Music Reviews
M. Ward

M. Ward

A Wasteland Companion

Merge Records

Combining sounds of old with new, Portland, OR based M. Ward has released his sixth studio album, A Wasteland Companion. A darker, more mature, and older-sounding M. Ward, perhaps wiser, he has given us the sounds of the future. With mixed genres of Americana country folk, rockabilly blues, and electronic daydream sounds that cast an eerie cloud over the album, the whole project is awesomely hip, and tragically cliché.

Garrison Keilor’s A Prairie Home Companion is the first thing that comes to mind, and is a true nod to the title, A Wasteland Companion. From the cover art where M. Ward appears to be a shadow on the moon, to the arrangement, the poetry, the rich sound of his voice, and those golden fingers on the piano and guitar, each song paints a tapestry of landscapes woven together with American folk art threads, loomed cross-country in an old El Camino with a bottle of whiskey and an old dog, and some existential literature in the glove box. He has compiled a travelogue of love, adventure, self-searching, media, culture, and great storytelling. Perhaps his inspiration came from the journey in recording this album in eight different studios across the U.S. (Portland, Oregon; Omaha, Nebraska; New York City; Los Angeles; Austin, Texas) and in Bristol, England.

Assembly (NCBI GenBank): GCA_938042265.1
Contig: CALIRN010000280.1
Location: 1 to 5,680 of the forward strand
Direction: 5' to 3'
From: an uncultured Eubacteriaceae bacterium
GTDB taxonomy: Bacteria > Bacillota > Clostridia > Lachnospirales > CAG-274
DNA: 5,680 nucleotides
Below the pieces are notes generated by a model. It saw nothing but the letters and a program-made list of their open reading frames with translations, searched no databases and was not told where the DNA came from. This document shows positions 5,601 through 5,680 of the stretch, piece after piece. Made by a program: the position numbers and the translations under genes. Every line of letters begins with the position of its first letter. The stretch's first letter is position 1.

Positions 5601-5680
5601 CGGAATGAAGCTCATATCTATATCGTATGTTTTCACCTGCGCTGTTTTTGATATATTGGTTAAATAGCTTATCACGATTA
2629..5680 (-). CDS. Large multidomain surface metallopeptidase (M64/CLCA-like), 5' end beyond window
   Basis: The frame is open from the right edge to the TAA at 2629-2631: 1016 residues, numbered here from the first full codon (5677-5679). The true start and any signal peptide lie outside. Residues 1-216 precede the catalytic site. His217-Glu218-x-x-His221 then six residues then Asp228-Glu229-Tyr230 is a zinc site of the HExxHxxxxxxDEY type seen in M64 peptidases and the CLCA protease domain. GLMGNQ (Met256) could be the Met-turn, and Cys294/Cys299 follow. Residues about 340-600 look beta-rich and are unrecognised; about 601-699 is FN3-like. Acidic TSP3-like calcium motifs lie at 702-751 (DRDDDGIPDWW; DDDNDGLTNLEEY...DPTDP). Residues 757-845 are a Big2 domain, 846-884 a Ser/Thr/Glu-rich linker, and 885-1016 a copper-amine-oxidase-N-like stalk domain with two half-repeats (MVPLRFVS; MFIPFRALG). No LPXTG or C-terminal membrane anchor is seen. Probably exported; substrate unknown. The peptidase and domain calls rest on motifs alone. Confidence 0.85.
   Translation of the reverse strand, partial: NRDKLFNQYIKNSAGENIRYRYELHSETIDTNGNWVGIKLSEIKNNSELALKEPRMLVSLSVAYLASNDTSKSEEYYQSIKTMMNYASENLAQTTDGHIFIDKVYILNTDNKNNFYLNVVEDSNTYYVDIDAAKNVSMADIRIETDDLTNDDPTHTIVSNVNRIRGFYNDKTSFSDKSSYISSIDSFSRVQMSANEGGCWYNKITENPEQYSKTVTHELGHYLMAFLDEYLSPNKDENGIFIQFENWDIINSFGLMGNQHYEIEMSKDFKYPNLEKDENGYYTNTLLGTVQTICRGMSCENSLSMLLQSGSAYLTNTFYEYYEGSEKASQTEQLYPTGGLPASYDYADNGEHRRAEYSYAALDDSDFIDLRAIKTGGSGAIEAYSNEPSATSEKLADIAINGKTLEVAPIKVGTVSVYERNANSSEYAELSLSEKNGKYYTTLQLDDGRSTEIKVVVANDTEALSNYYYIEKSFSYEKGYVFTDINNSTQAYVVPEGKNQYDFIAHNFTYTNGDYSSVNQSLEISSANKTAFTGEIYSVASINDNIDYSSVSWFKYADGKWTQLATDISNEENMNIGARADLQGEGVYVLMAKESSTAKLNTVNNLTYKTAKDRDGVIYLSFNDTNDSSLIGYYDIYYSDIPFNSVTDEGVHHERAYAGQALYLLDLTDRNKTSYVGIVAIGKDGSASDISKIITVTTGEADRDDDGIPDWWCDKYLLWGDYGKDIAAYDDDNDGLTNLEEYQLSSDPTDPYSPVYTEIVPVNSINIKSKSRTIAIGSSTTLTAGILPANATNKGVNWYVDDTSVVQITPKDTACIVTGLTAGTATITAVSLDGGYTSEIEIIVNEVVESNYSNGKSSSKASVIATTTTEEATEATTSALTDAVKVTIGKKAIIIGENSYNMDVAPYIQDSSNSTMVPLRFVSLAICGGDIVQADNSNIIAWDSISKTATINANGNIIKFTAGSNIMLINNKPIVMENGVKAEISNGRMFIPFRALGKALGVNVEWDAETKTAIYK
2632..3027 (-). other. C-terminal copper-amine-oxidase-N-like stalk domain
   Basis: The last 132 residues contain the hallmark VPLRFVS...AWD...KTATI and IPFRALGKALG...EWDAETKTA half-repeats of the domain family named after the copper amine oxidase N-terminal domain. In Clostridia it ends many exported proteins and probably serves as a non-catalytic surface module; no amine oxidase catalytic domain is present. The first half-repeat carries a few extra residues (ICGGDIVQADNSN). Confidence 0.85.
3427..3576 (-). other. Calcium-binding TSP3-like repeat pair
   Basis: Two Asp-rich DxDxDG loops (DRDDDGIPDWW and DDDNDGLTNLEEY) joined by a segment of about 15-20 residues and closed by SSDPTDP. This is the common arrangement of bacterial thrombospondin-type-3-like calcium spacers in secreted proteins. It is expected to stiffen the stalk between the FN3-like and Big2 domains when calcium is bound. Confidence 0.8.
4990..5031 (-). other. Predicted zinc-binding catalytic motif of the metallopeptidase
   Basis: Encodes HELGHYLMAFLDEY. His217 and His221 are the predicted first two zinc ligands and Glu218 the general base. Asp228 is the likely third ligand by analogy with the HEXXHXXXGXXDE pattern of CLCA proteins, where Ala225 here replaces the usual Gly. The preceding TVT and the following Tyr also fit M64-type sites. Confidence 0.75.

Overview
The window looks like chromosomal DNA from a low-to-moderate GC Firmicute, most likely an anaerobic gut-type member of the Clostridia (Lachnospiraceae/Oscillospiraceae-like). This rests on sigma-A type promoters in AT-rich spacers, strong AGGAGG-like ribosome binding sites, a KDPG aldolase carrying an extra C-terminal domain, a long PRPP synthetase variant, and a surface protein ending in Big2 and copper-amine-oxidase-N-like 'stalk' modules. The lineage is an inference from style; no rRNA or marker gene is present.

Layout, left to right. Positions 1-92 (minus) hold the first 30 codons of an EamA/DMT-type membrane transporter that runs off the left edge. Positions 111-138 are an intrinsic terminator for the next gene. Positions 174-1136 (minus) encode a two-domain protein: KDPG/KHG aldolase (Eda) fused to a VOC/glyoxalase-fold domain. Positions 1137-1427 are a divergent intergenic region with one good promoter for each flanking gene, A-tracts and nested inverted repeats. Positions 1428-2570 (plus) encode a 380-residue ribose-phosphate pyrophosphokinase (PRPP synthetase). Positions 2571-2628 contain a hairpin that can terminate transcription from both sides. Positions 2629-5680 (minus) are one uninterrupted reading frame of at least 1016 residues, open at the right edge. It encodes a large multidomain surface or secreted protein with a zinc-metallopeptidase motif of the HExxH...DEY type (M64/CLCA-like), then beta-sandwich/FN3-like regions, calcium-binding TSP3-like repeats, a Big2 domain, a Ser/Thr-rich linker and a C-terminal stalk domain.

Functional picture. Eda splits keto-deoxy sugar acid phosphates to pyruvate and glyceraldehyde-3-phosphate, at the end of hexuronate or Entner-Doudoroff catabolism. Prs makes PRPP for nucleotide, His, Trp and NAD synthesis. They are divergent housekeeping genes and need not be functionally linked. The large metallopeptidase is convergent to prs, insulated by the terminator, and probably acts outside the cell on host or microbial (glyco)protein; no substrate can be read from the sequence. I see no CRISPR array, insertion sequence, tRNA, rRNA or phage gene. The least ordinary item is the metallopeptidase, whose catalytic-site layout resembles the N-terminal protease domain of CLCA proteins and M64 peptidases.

As well as guitar playing, Ward had a hand in production, arrangement, piano, and of course singing. He was joined by 18 artists and engineers from pedigreed bands such as P.J. Harvey, Bright Eyes, Sonic Youth, and Rufus Wainwright, giving this solo album a really full sound. Among the musicians were Giant Sand’s Howe Gelb and Zooey Deschanel of She and Him, a project with M. Ward that earned them a Grammy nomination. Although Zooey Deschanel is only featured on two tracks, “Me and My Shadow” and “Sweetheart,” I wonder if it’s her voice in “I Get Ideas.”

I thoroughly enjoy this album from track three to nine, with its Buddy Holly/Tom Waits fusion feeling. The elephant in the room is track two, “Primitive Girl.” I feel like it is a cleaner and more produced version of the Velvet Underground tune “There She Goes Again,” but something weird happens at the end of that track. It doesn’t fit, unless it’s a secret, and as the promo single, misrepresents the album.

If you enjoy these artists of the past – Buddy Holly, Leonard Cohen, Nick Drake, Johnny Cash, Tom Waits, The Velvet Underground – then you will enjoy listening to the new music of M. Ward.

M. Ward:

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